Over the past several years I’ve been compiling a “bucket list” of solo works that I have previously worked on, but never performed. Some of them are major works in the repertoire that for one reason or another I haven’t yet had the opportunity to perform, while others are less well known but still worthwhile. A solo bucket list comes in very handy when programming recitals, especially if I am looking for one or two more works to fill out a program. At some point in the future it might also be really fun to put together an entire recital from the list. Here’s a small sampling of my list, in no particular order.
- Ferdinand Ries, Sonata in F
- Francis Poulenc, Elegie
- Eric Ewazen, Sonata
- Richard Bissell, Lone Call and Charge
- Paul Basler, Canciones
- Douglas Hill, Song Suite in Jazz Style
- Carl Maria von Weber, Concertino
- G.P. Telemann, Concerto in D
- Camille Saint-Säens, Romance, Op. 67 (Not the more common Op. 36 Romance)
- Christoph Förster, Concerto in E-flat
- Benjamin Britten, Serenade for Tenor, Horn, and Strings
I practiced some of these pieces quite extensively in graduate school but never performed them – Douglas Hill’s Song Suite, for instance – but others I’ve really only read through a couple of times, like the Sonata in F by Ferdinand Ries (cover image at left). Ries was a contemporary of Beethoven, and there are some striking similarities between their horn sonatas. It’s a great piece in its own right, and is definitely near the top of my “to be performed soon” list. One interesting note about my copy is the signatures on the cover. This copy belonged first (I assume) to John Barrows, and then Nancy Becknell, who taught alongside Douglas Hill at the University of Wisconsin-Madison. During my doctoral studies Ms. Becknell donated several boxes of music to Professor Hill’s current horn students, and I was lucky enough to get my hands on this edition of the Ries sonata.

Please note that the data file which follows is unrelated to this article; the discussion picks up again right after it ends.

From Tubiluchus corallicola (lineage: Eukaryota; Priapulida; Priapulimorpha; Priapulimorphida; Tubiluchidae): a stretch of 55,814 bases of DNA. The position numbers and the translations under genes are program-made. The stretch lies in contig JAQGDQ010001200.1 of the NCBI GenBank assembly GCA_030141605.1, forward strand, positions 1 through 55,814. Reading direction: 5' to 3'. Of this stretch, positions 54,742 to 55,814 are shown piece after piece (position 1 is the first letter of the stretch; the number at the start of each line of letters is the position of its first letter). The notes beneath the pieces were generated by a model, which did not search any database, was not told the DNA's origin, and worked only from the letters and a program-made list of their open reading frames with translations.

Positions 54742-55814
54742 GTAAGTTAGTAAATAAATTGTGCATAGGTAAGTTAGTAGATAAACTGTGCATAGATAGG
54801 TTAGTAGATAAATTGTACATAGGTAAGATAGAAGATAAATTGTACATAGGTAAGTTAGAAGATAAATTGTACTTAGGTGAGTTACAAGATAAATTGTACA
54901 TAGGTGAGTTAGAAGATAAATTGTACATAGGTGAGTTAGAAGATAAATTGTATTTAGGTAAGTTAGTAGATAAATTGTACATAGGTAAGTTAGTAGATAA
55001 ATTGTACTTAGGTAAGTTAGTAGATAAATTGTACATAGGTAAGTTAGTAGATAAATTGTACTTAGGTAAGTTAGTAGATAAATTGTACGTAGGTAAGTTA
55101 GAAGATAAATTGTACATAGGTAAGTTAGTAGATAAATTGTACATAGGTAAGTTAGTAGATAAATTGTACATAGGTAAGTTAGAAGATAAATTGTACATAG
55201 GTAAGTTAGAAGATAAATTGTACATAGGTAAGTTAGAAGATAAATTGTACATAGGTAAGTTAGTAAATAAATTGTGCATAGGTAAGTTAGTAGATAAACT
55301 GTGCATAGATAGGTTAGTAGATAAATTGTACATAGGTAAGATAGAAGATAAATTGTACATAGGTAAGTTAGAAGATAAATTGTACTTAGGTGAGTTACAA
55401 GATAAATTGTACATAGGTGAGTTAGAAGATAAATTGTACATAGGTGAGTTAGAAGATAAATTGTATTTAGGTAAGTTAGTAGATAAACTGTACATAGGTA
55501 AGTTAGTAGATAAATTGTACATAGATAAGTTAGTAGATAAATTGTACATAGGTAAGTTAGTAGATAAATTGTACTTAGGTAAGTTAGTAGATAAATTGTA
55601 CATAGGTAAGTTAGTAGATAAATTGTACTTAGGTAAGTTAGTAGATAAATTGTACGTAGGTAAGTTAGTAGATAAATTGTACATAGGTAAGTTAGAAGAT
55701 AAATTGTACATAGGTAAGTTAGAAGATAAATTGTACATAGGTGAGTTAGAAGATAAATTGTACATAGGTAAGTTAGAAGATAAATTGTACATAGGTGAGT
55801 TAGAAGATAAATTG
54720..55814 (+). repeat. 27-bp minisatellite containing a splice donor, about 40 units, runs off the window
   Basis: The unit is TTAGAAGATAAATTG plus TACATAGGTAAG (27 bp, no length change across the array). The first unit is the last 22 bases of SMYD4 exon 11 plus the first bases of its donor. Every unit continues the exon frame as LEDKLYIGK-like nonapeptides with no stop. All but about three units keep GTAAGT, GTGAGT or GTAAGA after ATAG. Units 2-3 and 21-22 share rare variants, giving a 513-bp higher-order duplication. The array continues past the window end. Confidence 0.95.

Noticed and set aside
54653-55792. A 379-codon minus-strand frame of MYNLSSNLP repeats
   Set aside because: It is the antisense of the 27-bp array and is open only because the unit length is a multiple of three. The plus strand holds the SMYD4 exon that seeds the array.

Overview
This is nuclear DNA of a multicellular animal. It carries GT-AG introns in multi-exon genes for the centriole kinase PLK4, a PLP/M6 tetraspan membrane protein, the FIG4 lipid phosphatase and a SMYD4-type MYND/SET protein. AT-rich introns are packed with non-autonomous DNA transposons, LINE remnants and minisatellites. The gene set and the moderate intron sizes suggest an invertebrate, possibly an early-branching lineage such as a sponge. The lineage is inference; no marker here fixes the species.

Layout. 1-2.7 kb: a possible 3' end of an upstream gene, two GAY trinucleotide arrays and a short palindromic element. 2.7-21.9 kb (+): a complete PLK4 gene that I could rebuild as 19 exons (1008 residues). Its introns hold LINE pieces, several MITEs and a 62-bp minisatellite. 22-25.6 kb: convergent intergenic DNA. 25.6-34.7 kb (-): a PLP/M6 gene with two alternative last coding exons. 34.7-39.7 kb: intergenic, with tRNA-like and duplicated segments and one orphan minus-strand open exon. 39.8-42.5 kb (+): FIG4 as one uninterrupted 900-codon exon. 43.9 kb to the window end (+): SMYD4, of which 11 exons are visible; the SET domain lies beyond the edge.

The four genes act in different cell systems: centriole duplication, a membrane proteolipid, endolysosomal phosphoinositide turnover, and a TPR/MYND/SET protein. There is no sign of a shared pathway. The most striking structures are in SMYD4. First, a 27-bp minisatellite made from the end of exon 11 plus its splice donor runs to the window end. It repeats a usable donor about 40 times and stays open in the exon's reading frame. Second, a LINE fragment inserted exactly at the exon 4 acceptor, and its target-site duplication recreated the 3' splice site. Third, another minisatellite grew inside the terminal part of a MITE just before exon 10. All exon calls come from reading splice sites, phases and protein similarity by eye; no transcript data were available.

If you haven’t started putting together your own bucket list you might want to do so, as it can come in handy later in your career. And of course you don’t have to stop at solo works. Feel free to include chamber music and other appropriate literature as well. What’s on your bucket list?
I studied the Ries last year in my natural horn lessons and used the Telemann for the descant lessons… both are very fun 🙂
Cool! Out of curiosity, what mouthpiece do you use on natural horn and/or descant horn?
My Moosewood BV. Whenever I get my own instruments I’ll get a Moosewood BD (I think that’s the descant model) and a mouthpiece with the correct taper for natural horn playing.
I have the Moosewood descant model, and it works very well. A Schilke 29 also makes a good descant mouthpiece. How do you like the VerMeulen model?
I really like the BV. I was playing on the BW before but the BV has a smaller bore which works better for me.